Conflict between Ministers and Civil Servants has recently been highlighted as an issue by the resignation of Dominic Raab. In this blog John Powell reflects on his time as part of the Defra Bill Team that helped to design the Commons Act of 2006, and the need for good working relationships at the heart of government in order to effectively address complex policy issues.
One of the most difficult tasks in government is designing policy to address new situations, or old problems that have not been adequately dealt with in the past. In many ways it is akin to being in a darkened room where you must feel your way around with no sense of where the obstacles lie, or even whether you are going in the right direction. There are sometimes a few clues when your hands recognise a chair or a table, but you know nothing about how they are positioned in relation to other objects in the room. Designing policy is similar, it requires an approach that enables one to feel the way forward without crashing into objects, becoming disoriented, or going off in the wrong direction. Avoiding mistakes demands deep knowledge of the context, of what has gone before, and of what has (and has not) worked elsewhere. It also requires an understanding of how those affected by a policy will be impacted, how different stakeholders might react, and what the unintended affects might be.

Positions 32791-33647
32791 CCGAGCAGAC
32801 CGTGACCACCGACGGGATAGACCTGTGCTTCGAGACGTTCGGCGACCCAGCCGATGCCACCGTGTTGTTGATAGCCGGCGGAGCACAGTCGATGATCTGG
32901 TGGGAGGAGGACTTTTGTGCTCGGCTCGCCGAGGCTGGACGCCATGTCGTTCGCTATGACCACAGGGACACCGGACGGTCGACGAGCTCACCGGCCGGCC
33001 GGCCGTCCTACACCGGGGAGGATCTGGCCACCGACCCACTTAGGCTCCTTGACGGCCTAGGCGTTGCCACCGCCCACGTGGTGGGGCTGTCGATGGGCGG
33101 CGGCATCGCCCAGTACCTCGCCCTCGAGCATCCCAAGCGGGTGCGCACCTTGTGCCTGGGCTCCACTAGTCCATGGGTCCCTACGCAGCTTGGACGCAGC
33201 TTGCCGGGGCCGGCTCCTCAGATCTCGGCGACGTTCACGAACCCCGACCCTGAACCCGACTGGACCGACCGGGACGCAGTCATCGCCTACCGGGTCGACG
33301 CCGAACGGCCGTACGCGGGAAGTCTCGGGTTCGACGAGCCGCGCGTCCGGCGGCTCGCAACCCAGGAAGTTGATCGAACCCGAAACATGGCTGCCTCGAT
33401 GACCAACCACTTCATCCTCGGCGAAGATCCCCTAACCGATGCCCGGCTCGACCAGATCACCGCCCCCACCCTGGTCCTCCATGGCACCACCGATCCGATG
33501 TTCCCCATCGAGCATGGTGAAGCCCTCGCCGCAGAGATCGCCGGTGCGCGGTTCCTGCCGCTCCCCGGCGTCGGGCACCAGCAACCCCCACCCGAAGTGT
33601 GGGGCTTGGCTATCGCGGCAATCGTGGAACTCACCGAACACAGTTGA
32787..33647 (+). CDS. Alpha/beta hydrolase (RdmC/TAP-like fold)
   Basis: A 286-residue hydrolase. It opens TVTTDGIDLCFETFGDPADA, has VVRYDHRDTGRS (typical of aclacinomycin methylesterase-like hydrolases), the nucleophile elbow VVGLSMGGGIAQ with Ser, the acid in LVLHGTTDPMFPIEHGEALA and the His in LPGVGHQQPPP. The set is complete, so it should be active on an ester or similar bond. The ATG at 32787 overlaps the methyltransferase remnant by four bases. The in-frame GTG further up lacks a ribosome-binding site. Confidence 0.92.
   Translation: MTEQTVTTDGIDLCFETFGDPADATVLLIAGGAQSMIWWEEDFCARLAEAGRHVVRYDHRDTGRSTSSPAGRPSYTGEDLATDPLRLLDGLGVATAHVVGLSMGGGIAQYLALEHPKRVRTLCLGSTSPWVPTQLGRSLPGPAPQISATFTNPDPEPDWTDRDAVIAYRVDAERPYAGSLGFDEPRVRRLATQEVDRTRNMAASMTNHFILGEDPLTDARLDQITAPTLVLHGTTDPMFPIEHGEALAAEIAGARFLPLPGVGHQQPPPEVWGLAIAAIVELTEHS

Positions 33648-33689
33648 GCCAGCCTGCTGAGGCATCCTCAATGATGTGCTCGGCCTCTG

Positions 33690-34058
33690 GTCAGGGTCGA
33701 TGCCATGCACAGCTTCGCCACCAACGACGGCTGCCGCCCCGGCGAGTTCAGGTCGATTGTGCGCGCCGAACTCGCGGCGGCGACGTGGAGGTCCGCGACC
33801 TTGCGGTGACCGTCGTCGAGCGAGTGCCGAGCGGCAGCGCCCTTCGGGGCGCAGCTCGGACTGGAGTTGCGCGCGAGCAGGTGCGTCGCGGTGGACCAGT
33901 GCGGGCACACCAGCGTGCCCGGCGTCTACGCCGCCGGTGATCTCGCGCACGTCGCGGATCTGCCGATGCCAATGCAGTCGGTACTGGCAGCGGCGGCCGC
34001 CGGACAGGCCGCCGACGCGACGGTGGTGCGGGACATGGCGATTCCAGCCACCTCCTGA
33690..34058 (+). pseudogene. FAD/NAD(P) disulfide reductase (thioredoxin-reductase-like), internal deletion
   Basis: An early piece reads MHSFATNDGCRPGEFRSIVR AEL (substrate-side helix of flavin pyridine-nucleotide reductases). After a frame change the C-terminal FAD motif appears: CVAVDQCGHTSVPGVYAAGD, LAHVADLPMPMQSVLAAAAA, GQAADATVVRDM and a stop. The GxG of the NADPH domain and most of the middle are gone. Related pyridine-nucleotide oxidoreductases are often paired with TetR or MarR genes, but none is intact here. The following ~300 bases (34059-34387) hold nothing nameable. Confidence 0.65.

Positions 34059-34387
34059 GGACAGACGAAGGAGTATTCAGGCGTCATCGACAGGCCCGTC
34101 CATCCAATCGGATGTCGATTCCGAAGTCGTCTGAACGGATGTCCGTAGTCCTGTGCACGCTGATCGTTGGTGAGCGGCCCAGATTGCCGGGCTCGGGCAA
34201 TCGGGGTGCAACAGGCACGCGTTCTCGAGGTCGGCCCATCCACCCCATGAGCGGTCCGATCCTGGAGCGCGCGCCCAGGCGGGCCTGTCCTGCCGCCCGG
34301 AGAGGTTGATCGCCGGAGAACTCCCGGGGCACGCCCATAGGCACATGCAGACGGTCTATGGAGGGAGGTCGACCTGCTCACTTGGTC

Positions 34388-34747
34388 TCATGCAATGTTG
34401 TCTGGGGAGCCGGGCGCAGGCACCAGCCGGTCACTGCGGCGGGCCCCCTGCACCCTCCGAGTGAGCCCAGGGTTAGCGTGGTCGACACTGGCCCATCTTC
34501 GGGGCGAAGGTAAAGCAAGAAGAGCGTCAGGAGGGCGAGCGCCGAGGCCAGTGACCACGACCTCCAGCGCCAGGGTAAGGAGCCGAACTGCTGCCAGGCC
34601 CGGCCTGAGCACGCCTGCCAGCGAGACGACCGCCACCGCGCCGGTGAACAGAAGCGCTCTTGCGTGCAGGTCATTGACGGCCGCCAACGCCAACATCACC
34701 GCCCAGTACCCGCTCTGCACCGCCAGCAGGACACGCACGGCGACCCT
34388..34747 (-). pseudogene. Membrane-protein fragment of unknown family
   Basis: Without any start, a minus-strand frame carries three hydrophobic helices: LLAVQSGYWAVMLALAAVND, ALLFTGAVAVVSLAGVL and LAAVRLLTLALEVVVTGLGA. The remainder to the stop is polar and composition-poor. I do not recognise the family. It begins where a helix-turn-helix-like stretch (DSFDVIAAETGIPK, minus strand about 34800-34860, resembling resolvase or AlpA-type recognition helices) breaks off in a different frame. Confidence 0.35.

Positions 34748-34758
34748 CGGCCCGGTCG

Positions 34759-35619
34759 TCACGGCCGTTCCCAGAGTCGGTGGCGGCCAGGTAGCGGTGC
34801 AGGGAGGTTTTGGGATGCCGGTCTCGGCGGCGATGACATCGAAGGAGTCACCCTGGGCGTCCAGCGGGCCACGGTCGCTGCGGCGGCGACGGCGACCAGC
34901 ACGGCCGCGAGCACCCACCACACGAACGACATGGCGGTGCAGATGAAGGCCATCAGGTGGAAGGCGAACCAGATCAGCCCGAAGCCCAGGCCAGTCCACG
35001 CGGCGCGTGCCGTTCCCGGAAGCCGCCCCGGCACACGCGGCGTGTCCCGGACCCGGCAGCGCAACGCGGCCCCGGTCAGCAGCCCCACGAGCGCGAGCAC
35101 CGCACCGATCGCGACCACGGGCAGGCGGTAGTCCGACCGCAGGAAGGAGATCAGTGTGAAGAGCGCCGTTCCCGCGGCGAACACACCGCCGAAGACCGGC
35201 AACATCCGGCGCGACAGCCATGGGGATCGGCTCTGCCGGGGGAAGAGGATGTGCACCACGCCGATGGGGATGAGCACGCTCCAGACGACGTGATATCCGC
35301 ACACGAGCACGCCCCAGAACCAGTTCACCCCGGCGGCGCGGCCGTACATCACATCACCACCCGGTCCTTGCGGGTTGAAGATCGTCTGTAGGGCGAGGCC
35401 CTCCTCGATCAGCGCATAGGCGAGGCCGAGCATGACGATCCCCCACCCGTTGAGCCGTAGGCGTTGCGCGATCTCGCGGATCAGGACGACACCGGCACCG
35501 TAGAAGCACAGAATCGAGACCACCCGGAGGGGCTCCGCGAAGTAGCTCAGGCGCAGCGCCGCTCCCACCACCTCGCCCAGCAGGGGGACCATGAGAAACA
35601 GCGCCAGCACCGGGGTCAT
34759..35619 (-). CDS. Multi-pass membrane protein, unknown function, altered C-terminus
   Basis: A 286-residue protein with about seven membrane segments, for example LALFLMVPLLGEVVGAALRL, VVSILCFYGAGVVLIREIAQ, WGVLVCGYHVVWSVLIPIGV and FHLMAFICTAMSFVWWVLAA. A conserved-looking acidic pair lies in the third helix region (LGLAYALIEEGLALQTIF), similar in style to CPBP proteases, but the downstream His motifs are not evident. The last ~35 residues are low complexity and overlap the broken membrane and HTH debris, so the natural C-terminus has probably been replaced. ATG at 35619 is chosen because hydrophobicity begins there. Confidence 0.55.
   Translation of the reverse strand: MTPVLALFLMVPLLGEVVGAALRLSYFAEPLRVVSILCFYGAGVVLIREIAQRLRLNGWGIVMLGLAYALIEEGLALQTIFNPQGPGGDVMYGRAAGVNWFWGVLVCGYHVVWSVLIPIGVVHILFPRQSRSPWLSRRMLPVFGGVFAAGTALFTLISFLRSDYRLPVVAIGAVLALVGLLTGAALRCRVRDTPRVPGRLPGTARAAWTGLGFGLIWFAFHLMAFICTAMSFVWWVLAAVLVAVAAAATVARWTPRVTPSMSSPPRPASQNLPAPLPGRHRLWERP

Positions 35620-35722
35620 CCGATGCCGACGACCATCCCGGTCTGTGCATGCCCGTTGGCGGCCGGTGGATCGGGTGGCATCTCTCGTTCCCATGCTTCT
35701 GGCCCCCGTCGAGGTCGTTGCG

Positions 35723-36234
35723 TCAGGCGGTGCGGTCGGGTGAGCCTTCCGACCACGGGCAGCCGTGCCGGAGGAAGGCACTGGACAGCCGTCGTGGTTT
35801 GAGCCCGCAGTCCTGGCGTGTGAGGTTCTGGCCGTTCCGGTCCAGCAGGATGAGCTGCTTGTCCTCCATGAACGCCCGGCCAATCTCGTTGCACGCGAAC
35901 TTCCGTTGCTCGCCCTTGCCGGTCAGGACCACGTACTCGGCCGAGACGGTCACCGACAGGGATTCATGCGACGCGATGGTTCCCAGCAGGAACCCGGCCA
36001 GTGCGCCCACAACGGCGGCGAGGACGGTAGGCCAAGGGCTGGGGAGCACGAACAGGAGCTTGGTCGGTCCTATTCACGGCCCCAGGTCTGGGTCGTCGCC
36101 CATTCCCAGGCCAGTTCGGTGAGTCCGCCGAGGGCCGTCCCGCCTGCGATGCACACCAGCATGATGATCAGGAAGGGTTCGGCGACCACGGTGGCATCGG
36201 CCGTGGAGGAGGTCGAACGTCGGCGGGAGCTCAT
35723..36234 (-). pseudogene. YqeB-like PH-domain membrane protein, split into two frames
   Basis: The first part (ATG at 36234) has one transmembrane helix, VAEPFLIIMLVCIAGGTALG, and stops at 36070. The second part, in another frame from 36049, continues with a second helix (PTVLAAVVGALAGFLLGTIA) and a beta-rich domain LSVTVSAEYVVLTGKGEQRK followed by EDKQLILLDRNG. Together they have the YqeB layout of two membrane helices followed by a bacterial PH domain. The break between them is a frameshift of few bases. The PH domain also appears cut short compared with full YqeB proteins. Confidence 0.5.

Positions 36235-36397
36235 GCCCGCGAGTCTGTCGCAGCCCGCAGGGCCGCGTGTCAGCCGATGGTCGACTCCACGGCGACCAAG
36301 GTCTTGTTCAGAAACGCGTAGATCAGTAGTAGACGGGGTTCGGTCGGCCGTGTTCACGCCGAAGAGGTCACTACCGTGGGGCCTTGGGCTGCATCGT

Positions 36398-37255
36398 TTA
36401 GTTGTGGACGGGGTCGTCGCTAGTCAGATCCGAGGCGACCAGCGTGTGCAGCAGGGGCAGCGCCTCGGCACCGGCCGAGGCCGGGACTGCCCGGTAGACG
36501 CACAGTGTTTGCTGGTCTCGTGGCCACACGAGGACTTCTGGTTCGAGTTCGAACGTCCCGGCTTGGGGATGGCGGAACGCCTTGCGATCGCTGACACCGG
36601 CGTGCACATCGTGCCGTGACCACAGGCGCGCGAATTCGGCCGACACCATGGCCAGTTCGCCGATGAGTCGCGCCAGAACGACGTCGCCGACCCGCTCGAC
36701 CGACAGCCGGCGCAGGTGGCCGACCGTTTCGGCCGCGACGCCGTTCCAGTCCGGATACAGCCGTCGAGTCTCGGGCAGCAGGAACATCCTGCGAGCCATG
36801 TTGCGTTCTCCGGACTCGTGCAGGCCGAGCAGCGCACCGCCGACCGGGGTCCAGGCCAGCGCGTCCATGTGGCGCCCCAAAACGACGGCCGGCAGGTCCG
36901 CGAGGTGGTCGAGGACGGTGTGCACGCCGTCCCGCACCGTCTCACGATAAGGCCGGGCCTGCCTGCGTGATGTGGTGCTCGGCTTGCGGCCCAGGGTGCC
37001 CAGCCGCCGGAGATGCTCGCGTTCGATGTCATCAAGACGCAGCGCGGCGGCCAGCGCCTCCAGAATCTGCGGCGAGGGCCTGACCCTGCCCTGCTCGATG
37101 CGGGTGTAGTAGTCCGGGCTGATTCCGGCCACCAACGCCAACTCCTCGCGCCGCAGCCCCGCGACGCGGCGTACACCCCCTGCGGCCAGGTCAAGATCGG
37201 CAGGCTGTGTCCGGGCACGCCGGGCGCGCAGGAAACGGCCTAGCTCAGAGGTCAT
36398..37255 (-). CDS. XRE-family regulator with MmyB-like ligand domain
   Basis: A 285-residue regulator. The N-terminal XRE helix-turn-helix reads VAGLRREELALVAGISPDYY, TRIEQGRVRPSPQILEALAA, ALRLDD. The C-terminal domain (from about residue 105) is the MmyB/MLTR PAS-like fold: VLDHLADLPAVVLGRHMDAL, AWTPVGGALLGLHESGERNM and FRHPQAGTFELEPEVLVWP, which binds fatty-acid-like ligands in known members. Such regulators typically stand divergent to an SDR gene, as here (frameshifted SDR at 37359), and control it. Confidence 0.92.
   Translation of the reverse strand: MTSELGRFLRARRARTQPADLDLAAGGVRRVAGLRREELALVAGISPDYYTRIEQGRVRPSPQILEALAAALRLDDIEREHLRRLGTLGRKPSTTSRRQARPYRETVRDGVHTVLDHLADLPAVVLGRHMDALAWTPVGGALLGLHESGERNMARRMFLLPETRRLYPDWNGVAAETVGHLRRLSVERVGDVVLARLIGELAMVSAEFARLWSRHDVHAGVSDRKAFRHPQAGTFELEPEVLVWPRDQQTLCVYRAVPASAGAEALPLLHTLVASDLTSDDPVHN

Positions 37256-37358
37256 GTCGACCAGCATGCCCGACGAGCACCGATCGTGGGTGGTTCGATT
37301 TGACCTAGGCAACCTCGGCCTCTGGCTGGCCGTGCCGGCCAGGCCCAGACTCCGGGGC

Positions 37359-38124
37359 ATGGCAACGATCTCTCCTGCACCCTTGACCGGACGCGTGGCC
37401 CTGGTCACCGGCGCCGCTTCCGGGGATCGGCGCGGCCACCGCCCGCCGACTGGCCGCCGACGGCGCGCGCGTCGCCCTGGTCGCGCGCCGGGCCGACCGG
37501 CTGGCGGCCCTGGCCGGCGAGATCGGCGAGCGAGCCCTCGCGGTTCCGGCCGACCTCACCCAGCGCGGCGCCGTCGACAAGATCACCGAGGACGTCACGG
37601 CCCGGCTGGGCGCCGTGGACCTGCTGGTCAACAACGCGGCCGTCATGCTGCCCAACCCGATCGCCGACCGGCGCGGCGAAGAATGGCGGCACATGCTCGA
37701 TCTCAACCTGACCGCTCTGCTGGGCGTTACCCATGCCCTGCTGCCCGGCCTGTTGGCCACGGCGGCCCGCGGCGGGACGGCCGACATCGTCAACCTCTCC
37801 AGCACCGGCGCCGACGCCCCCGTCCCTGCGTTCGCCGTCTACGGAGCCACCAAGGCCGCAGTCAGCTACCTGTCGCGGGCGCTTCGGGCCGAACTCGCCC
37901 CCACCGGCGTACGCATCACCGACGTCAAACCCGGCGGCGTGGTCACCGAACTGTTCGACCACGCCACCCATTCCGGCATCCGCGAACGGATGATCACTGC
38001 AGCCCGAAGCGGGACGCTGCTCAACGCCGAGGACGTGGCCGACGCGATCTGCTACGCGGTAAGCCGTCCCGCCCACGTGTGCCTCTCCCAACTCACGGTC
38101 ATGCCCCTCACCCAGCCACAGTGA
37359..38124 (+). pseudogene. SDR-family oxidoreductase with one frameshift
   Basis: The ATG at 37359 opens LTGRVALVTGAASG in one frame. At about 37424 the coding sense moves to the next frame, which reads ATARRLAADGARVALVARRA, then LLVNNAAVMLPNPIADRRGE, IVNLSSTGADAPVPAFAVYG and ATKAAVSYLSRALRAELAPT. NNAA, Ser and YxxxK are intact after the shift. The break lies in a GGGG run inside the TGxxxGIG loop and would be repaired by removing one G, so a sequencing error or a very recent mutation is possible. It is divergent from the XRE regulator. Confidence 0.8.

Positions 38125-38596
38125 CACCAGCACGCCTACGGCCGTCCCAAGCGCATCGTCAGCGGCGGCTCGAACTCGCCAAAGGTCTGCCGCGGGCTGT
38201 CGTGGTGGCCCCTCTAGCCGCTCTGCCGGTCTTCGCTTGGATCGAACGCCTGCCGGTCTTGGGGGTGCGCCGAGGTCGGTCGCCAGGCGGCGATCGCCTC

From the outside policy development appears to be a slow and tedious process, for those involved it is an intense, complex, time and resource limited process of gaining understanding, in order that the desired policy objectives can be delivered in the most efficient manner, without causing unnecessary damage. Ministers and civil servants involved in the policy processes are not operating in a vacuum. There is almost always some kind of precedent, earlier attempts at tackling the problem, studies and reports, and in many cases previous legislation partially or inadequately addressing the issue (some of which may go back hundreds of years). The relative importance of a particular issue to the government in power is also a factor. There might be good reasons for creating new legislation but if other issues are considered more important, then the time and resources to legislate may not be granted. Legislative time in Parliament is limited, and getting a slot in the Parliamentary timetable is the first battle to be won.
As a civil servant the perception of the task appears straightforward – how to design policy that will operate in a variety of local contexts, that will endure over a reasonable time period without the need for amendment or new legislation, and will minimise costs and resource requirements. In practice it is much more difficult. There is plenty of scope for conflict as desired policy objectives meet the reality of what will work in practice, and what it will cost.
Developing new legislation for common land
In developing new legislation for common land (which became the Commons Act 2006) we, as civil servants based in Defra, were charged with ensuring there was no opposition to the Bill going before Parliament. Initially, it seemed an onerous imposition by Government Ministers but was undertaken to avoid potential conflict over the use of state power in relation to land-use rights. The complexity of common rights required three years of dedicated work by civil servants and Ministers to design and enact new legislation. This was in addition to the previous half-century of attempts to deal with problems first identified by a Royal Commission in 1956.